TikTok seems to be humanity’s best attempt yet to realize the infinite monkey theorem. Its hundreds of millions of users churn out a seemingly endless supply of video content, much of it ranging from unintelligible to downright awful. But the theorem dictates one monkey must eventually hammer out the works of Shakespeare, and at last, more than four years since launch, TikTok has produced its magnum opus. It’s a bizarre video of a dude riding a jetski on dry land, whose creation was inspired by others like it, including one regularly ridden on one of the country’s most famous roads.
The land-borne jetski made a cameo in a video uploaded by TikTok user @deestemplexoxo, where she films her husband’s reaction to breaking the news of a misadventure in her Nissan Murano. The reaction itself isn’t much to write home about and on these merits, the video probably would’ve gone nowhere. That is, if the poster’s husband hadn’t pulled up on his “scootski”—a jetski-bodied scooter.
The attention directed at the unusual vehicle prompted the couple to upload a follow-up, wherein the husband gives a brief overview of the scootski’s makeup. He tells the camera his rig was built from a “[Suzuki] Burgman 650,” a maxi scooter powered by a 638-cc parallel twin. With eight valves, dual overhead cams, and a compression ratio of 11.2:1, it produces 55 horsepower and 46 pound-feet of torque, which can reportedly propel the scooter down the standing quarter-mile in 16 seconds, and to a top speed of 110 mph. Either would be a bizarre sight for a scooter wearing the shell of a 1993-1994 Sea-Doo XP jetski, one whose 650-cc, dual-carbureted Rotax was presumably gutted following a mechanical failure.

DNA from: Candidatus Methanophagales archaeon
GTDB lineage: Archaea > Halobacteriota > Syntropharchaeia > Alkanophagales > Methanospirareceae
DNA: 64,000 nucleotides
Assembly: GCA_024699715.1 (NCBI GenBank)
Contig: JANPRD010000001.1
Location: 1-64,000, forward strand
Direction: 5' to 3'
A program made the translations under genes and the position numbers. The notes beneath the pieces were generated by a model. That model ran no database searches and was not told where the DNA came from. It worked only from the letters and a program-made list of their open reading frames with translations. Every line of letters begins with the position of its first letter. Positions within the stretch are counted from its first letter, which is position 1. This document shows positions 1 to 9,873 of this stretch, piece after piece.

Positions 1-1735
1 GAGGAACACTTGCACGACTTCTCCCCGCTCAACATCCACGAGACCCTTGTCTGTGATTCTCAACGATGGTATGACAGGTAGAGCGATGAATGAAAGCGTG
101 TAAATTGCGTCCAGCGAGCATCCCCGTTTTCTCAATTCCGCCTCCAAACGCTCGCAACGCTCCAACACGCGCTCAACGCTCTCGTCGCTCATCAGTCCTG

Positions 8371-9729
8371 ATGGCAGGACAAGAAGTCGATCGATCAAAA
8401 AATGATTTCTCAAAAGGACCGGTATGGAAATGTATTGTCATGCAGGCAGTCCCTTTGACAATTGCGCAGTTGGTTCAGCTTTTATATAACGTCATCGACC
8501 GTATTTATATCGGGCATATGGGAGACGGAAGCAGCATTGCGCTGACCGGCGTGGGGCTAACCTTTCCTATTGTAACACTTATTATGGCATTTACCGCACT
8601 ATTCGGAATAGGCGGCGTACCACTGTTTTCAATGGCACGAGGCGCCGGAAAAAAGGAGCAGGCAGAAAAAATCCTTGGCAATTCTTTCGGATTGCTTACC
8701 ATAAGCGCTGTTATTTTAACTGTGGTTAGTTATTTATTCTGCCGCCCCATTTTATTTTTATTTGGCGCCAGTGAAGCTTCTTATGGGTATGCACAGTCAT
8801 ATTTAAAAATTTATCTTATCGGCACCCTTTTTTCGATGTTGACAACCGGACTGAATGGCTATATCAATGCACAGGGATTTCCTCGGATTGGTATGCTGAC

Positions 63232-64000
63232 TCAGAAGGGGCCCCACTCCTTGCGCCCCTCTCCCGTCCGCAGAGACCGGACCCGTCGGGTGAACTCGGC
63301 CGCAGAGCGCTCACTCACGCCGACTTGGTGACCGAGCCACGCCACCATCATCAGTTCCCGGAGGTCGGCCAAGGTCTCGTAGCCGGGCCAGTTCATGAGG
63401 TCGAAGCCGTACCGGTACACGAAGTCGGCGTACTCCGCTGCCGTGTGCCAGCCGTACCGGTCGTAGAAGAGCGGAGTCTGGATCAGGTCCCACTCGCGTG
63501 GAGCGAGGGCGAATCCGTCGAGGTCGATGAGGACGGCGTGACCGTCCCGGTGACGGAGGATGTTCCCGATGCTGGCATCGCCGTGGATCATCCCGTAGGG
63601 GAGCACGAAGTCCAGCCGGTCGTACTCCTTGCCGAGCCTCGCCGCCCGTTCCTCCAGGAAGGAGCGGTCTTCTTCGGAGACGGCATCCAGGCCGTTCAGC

Scooter re-bodies such as this have quietly reached a simmer in some parts of the net; Facebook groups have popped up for people to discuss their projects. One scootski builder even earned themselves 15 minutes of fame when they were photographed riding theirs down Tennessee’s famous Tail of the Dragon in full costume with a life jacket. The conversion we focus on here, however, seems to be the best-known, drawing over three million views on its original TikTok video, another 200,000 on the followup, and thousands more on the builder’s dedicated YouTube channel.
TikTok videos like the one we learned of the scootski through may not be to my taste, but the vehicle itself absolutely is. I applaud its builder for taking joy in his bizarre creation—you keep doing you, and hit us up if you ever feel like selling it.
Got a contraption like this of your own? Give the author a shout: firstname.lastname@example.org